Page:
Kinross Gold (K-T, KGC-N) will have to take the bad with the good.
The company has announced impressive gold-equivalent sales of 724,000 oz. on production of 687,000 oz., at relatively low cash costs of US$686 per oz. for the fourth quarter.
These are all good numbers to base a gold-mining business on, especially when considering that they beat analyst estimates — like the one by BMO’s David Haughton — by a good margin. BMO’s forecast for the quarter’s production was 598,000 oz., at cash costs of US$739 per oz.
But despite the sound operating numbers, Kinross’ earnings were hit hard by a big-time impairment charge — another writedown in the value of its Tasiast gold project in Mauritania.
This time the impairment to the asset on the balance sheet is to the tune of US$3.2 billion, and that sent a shock wave through earnings, with a reported net loss of $3 billion, or $2.62 per share for the three months ended Dec. 31. This compares to a net loss of $2.8 billion, or $2.45 per share in the year-earlier period.
Kinross paid $7.1 billion for Red Back Mining and its two key assets — Tasiast and the Chirano gold mine in Ghana — just two years ago. The company had already taken a $2.5-billion charge on the assets last year, and some quick math shows it has written down 80% of the price it paid for the acquisition.
Such writedowns are by their nature non-cash charges, done in accordance with accounting principals that state that a company must do fair market-value assessments of its assets on a regular basis. If that valuation results in a number less than the asset on its books, a writedown to the new valuation ensues.
Kinross says this writedown was connected to a reduction in the valuation multiple for Tasiast and industry-wide increases in capital and operating costs.
The company plans to have a carbon-in-leach mill finished at the site by April, but it envisions a 30,000-tonne-per-day mill rather than the 60,000-tonne-per-day mill that it previously considered. This means that the future mine will be half the size of what the company thought it was buying.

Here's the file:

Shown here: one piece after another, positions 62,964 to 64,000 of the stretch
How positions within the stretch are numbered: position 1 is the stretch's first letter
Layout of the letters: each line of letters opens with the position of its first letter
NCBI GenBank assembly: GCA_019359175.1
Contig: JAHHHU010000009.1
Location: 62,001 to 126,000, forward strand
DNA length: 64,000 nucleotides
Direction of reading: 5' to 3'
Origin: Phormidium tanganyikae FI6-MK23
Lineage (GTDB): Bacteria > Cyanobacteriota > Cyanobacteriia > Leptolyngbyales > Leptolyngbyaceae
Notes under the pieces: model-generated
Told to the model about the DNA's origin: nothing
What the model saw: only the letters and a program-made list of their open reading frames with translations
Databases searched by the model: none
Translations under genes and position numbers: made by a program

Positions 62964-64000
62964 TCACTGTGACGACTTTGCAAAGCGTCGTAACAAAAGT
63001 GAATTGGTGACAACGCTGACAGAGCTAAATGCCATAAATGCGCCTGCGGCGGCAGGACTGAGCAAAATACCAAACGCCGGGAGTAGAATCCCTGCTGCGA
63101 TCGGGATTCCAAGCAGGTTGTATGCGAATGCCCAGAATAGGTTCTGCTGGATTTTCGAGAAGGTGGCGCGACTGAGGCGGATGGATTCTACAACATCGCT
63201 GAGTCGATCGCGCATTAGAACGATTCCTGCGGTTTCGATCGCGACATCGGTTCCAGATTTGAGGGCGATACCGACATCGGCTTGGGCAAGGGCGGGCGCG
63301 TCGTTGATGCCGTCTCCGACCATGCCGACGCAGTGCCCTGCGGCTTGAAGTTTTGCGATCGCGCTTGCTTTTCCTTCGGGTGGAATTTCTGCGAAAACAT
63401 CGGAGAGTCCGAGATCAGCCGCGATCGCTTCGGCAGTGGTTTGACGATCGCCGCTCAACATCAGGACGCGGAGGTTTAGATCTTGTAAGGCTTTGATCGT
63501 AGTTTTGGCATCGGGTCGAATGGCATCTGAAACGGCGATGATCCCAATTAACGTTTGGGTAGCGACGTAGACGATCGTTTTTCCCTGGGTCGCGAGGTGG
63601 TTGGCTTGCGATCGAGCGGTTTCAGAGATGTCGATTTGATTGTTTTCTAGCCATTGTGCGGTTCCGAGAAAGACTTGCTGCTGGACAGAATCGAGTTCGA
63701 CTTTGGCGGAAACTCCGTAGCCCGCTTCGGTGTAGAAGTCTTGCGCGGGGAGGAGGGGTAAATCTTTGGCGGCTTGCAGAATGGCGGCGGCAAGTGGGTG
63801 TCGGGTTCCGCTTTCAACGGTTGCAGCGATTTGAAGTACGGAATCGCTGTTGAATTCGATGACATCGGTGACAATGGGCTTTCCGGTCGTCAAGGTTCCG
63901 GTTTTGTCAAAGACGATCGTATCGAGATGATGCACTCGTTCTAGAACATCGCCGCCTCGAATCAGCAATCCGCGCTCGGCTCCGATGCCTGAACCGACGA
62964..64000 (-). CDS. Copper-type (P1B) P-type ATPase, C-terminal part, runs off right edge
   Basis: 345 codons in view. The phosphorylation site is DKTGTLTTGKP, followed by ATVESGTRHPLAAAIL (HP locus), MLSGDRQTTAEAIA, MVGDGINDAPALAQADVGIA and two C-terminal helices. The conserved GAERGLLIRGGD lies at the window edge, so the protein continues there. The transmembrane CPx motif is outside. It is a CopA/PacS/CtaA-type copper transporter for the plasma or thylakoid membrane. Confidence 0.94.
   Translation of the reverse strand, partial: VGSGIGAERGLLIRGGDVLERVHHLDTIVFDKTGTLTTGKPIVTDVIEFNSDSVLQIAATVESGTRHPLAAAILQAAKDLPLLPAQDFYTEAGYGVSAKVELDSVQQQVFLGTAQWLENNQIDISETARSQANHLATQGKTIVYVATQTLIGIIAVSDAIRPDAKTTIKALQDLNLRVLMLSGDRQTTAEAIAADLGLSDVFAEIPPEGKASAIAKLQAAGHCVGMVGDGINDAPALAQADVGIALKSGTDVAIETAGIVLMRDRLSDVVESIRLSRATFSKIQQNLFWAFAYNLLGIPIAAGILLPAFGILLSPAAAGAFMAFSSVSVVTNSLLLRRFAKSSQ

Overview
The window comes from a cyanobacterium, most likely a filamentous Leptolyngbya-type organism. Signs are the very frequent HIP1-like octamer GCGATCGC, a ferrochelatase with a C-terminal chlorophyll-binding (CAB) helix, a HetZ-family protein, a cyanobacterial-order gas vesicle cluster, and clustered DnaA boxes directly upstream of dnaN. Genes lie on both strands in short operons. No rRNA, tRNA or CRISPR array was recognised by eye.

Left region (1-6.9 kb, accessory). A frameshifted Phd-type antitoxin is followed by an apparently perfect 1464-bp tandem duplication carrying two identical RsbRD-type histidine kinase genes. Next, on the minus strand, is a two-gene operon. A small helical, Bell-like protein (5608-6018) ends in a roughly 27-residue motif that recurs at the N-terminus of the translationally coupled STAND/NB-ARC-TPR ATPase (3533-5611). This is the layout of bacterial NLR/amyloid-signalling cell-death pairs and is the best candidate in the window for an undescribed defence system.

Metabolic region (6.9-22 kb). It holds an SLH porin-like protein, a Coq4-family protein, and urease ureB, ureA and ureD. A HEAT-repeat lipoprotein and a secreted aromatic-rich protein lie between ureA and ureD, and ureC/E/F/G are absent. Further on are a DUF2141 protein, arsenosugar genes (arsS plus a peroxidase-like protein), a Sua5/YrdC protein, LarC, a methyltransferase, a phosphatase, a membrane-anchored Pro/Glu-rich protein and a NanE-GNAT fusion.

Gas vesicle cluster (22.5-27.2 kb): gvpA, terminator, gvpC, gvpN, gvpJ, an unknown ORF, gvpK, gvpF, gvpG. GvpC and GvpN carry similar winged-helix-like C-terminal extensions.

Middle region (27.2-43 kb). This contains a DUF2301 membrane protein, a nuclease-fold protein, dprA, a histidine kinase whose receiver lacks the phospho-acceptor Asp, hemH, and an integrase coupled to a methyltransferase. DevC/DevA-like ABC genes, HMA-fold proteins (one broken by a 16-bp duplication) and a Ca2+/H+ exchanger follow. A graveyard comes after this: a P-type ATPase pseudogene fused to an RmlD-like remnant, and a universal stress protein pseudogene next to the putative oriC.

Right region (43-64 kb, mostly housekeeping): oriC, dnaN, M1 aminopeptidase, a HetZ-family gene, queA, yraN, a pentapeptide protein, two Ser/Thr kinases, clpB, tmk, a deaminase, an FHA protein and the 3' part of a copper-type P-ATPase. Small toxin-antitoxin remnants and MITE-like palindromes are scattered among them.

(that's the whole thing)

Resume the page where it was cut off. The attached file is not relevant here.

The expensive acquisition already cost former CEO Tye Burt his job in mid-2012, after much clamouring from investors who were rattled by the stock’s moribund performance.
When the quarterly results are adjusted to exclude non-cash charges like the writedown, net earnings ring in at $276.5 million, or 24¢ per share.
Revenue for the quarter came in at $1.2 billion, compared with $919.8 million year-over-year.
Kinross also said it is cutting capital expenditures for 2013 to $1.6 billion for the year — down $325 million from last year.
The company expects gold production to be flat this year, and issued a guidance of 2.4 million to 2.6 million, at cash costs of $740 to $790 per oz. Last year’s total production came in at 2.6 million oz. gold equivalent, which was slightly higher than the 2.5 million oz. gold equivalent it produced in 2011.
Despite a lack of growth in production and the continued issues at Tasiast, BMO still has Kinross rated as “outperform.”
“The shares provide reasonable value, but continued uncertainty may prevent a meaningful share-price rally in the near-term,” Haughton writes in his research note. “The release of the Tasiast prefeasibility study in late April 2013 may provide a meaningful catalyst.”
In Toronto on Feb. 14, Kinross shares were up 5%, or 42¢ to $8.31, on 12 million shares traded.
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